• By the end of the year, 2015 was the wettest year on record for Texas. The major flooding and wet periods of 2015 were in May and October. These beat the previous record from 1895. This excess rain put an end to the five year drought. The Lone Star State was drought free for all of December, with just a slight increase in the areas with Abnormal Dryness (D0) throughout the month (Information provided by the Texas Office of State Climatology).
  • For more information, please go to the Southern Regional Climate Center Home Page.
  • Western Region: (Information provided by the Western Region Climate Center)
  • In the West, storms brought well above normal precipitation to the Northwest, northern Great Basin, and some areas of the Rocky Mountains. Temperatures averaged near normal, with pockets of above normal temperatures along the northern tier.
  • The Pacific Northwest saw impressive amounts of precipitation. Portland, Oregon, observed its wettest December and all-time wettest month at 15.24 in (387 mm), 278% of normal. Portland also had its second wettest day on record on December 7, when 2.67 in (68 mm) of rain fell. Precipitation was observed in Portland each day from December 1-25, the second longest streak on record. January 1950 holds the record for longest precipitation streak at 29 days. Records for Portland began in 1938. Seattle, Washington, recorded 11.21 in (285 mm) for the month, the second wettest December in a 71-year record. McCall, Idaho, observed 7.69 in (195 mm) precipitation, 230% of normal, the 4th wettest December since records began in 1905. In the Great Basin, Ely, Nevada, logged 1.38 in (35 mm) of precipitation this month, 234% of normal, 12th wettest since records began in 1888. Pockets in the Rockies were wet as well. Hayden, Colorado, had its wettest December in a 111-year record with a total 6.68 in (170 mm) of precipitation, 415% of normal. Yosemite National Park observed 12.02 in (305 mm) of precipitation, 221% of normal and the 11th wettest since 1906. Many areas that observed above normal precipitation also saw significant snowfall. In southern Oregon, Crater Lake observed 196.7 in (500 cm) of snowfall, breaking the previous December snowfall record of 196 in (498 cm) set in 1948. Snoqualmie Pass in Washington observed its snowiest December on record at 193.3 in (491 cm) of snowfall, breaking the previous record of 192 in (488 cm) set in 1968. In the Colorado Rockies, Steamboat Springs received 66.9 in (170 cm) of snow this month, 174% of normal, 7th snowiest since records began in 1893. Snowpack in the Sierra Nevada was just slightly above normal at month's end. In the Cascades and northern Great Basin, snowpack ranged from 100% to nearly 200% of normal. The northern and central Rockies observed slightly below normal snowpack, generally 75-100% of normal, while the southern Rockies were 110% to 150% of normal. Abundant precipitation and building snowpack helped to alleviate drought conditions in eastern Washington, western Oregon, coastal northern California and portions of Idaho and Montana. Extreme to exceptional drought conditions persisted California, western Nevada, and southeastern Oregon.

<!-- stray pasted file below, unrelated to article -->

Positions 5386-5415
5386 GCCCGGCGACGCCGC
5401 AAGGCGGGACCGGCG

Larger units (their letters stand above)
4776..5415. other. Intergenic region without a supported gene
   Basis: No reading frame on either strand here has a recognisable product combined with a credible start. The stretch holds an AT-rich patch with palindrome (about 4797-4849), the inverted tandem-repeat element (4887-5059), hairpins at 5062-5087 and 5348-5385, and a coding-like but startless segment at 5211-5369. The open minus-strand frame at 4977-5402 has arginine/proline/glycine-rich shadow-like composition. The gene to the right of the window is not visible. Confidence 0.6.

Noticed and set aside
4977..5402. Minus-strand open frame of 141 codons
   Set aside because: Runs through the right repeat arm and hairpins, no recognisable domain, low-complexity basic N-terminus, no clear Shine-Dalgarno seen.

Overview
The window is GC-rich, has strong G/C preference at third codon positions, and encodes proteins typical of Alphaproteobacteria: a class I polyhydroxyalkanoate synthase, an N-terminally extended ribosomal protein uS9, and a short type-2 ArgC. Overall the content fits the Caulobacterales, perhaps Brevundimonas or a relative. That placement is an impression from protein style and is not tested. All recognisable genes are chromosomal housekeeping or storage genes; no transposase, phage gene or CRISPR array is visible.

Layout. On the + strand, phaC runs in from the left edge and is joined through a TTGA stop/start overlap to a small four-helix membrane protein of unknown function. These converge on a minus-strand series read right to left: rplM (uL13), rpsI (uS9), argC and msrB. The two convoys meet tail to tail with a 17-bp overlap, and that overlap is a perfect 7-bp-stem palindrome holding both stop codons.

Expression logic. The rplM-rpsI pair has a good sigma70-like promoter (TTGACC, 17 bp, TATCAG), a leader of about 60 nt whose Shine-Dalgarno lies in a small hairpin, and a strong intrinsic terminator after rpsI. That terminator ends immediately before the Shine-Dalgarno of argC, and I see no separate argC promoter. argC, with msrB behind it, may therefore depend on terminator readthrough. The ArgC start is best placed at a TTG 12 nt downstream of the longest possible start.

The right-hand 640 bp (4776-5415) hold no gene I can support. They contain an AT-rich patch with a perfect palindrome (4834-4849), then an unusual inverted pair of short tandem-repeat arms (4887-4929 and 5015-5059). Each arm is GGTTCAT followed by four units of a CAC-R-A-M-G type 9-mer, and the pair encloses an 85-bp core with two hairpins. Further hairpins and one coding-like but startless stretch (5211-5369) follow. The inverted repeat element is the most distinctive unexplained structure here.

• The Desert Southwest was seasonally dry this month. Las Vegas, Nevada recorded 0.01 in (<1 mm) for the month, 2% of normal. In Las Vegas's 68-year record, 16 other years observed 0.01 in (<1 mm) or less. Southern California also saw drier than normal conditions; rainfall in Los Angeles totaled 0.57 in (14 mm), 24% of normal. Drought conditions improved in a very small area of western Arizona and northern Wyoming.
  • Temperatures averaged near normal across much of the West. A very cold system during the final week of the month brought temperatures 5-10 F (3-6 C) below normal across much of the West. Temperatures at a few locations across the northern tier of the region averaged above normal for December. In northeastern Washington, Chewelah recorded an average of 29.5 F (-1.4 C), 4.6 F (2.5 C) above normal. In northeastern Montana, temperatures in Glasgow averaged to 21.4 F (-5.8 C), 5.1 F (2.8 C) above normal.
  • Parts of Hawaii continued to remain warm. Lihue, Kauai, had its warmest December since records began in 1950, averaging 76.2 F (24.5 C), 3 F (1.6 C) above normal. Honolulu, Oahu, and Hilo, Big Island, both had their second warmest December on record at 77.9 F (25.5 C) and 74.6 F (23.7 C), respectively. After wetter than normal conditions the past 4 months, many locations in Hawaii observed a drier than normal December. Honolulu recorded 0.27 in (7 mm), 8% of the December normal, tied for 7th driest December in 76 years. In Alaska, temperatures were within 5 F (2.8 C) of normal. With the exception of the southeast, much of the state observed drier than normal conditions this month. Fairbanks received 0.07 in (2 mm) of precipitation, 11% of normal and the 5th driest December since records began in 1929. Anchorage recorded 0.23 in (6 mm), 21% of normal, the 4th driest since records began in 1952.
  • December 7-9: Flooding in western Oregon and Washington: Following a wet first week of the month, a winter storm with abundant subtropical moisture brought over 4+ in (100+ mm) of rain over a 2-day period. The heavy rains produced flooding along creeks and rivers, landslides, downed trees and power outages. Many roads in the region were closed due to landslides, disrupting travel. In Portland, Oregon, the sewer system flooded and outflowed into the Willamette River and Columbia Slough.
  • December 25: Solimar Fire burns in southern California: Strong winds caused power lines to arc, igniting the Solimar Fire near Ventura, California. The fire burned 1,200 acres (486 hectares) and caused temporary closure of Highway 101. The fire could cause debris flows with coming rains.
  • December 30: Disaster declared in Kootenai County, Idaho, due to snow accumulation: Kootenai County received significant snowfall this month. Coeur d'Alene observed 25 in (64 cm), more than twice its normal December snowfall. The snow placed heavy loads on trees and structures, causing branches to snap resulting in damage to several homes.
  • For more information, please go to the Western Regional Climate Center Home Page.

Citing This Report

NOAA National Centers for Environmental Information, Monthly National Climate Report for December 2015, published online January 2016, retrieved on July 14, 2024 from